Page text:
Although criminal justice systems in developed Western countries are much alike in form, structure, and function, the American system is unique.
While it is structurally similar to those of other Western countries, the punishments it imposes are often vastly harsher.
No other Western country retains capital punishment or regularly employs life-without-parole, three-strikes, or lengthy mandatory minimum sentencing laws.
As a result, the U.S. imprisonment rate ofnearly 800 per 100,000 residents dwarfs rates elsewhere.
The Oxford Handbook of Crime and Criminal Justice is an essential guide to the development and operation of the American criminal justice system.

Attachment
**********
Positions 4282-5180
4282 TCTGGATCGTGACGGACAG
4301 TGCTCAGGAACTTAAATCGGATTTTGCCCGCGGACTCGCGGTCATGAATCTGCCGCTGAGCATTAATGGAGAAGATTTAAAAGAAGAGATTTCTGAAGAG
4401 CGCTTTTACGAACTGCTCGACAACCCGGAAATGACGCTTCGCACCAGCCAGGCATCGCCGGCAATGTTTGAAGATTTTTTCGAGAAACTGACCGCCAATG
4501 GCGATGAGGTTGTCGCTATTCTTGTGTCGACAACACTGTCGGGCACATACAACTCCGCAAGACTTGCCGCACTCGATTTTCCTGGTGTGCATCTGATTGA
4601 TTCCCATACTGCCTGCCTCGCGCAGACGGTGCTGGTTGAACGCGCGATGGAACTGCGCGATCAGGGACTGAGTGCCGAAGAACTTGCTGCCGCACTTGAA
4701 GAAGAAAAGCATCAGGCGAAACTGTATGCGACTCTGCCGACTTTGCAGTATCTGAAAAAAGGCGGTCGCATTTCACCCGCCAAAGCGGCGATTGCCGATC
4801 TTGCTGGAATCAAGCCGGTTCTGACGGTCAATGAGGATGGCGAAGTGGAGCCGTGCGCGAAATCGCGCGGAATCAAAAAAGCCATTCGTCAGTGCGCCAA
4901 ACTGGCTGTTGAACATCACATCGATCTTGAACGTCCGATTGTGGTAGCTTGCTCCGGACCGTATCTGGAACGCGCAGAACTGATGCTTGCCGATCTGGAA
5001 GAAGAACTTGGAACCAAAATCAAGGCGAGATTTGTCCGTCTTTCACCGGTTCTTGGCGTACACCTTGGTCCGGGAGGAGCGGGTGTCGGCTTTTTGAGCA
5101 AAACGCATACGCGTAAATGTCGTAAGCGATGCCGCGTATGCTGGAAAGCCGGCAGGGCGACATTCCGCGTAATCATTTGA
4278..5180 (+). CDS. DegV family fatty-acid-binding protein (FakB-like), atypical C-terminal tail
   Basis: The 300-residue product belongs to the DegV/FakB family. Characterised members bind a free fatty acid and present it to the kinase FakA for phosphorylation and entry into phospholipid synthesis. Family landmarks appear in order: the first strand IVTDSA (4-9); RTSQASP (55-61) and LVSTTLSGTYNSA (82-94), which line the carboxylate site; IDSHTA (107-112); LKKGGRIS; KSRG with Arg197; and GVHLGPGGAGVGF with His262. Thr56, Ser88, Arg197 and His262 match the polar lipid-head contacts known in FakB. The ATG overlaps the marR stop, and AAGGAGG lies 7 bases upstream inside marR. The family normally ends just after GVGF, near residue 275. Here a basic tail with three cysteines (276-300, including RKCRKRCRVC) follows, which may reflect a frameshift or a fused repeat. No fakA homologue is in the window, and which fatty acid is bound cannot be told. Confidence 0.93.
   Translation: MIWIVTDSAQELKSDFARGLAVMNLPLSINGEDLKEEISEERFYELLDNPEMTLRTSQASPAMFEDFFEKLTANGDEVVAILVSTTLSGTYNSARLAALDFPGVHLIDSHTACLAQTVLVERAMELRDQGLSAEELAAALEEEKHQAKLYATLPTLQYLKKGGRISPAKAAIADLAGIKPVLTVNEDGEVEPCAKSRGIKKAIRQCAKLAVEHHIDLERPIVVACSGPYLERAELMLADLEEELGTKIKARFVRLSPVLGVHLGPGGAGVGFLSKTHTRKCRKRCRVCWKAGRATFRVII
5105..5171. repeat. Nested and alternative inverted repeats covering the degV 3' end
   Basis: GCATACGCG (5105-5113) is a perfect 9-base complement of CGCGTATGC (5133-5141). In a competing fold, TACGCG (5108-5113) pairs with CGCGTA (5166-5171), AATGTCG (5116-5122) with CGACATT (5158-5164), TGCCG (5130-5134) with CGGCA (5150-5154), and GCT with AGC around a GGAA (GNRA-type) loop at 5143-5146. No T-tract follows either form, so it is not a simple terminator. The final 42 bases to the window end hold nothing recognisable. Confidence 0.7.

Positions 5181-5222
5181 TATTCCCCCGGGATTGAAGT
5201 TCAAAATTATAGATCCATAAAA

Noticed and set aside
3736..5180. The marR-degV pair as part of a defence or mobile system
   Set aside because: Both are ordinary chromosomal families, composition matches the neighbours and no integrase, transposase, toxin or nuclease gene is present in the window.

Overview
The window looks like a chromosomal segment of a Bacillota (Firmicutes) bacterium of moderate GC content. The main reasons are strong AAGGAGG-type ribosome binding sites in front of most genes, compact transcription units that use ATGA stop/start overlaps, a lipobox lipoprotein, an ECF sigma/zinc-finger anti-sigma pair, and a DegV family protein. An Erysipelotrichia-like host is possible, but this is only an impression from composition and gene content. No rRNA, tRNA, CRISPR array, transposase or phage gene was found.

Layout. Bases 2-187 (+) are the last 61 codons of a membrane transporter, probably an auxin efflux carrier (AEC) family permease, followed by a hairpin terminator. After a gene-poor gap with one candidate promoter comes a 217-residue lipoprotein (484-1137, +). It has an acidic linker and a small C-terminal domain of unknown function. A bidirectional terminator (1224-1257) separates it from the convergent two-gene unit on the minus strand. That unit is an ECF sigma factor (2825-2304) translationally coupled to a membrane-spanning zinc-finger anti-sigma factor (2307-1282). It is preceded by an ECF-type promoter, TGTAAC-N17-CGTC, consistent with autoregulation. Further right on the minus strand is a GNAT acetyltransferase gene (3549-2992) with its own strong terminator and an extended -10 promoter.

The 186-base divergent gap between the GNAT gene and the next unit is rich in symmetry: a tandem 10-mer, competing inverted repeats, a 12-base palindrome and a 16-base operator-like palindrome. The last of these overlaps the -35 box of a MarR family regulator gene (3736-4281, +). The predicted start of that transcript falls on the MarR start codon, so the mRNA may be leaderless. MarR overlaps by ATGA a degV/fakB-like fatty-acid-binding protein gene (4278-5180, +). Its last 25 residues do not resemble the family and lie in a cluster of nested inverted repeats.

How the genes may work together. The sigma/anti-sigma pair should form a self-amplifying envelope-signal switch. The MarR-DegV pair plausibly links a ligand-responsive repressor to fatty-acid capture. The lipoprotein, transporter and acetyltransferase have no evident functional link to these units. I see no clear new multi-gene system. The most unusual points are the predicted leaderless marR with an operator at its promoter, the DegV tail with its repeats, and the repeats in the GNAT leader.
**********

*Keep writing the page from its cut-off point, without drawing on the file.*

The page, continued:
A leading scholar in the field and an experienced editor, Michael Tonry has brought together a team of first-rate scholars to provide an authoritative and comprehensive overview and introduction to this crucial institution.
Expertly organized, the various sections of the Handbook explore the American criminal justice system from a variety ofperspectives-including its purposes, functions, problems, and priorities-and present analyses of police and policing, juvenile justice, prosecution and sentencing, and community and institutional corrections, making it a complete and unrivaled portrait of how America approaches crime and criminal justice, andgiving persuasive answers as to why and how it has developed to what it is today. Accessibly written for a wide audience, the Handbook serves as a definitive reference for scholars and a broad survey for students in criminology and criminal justice.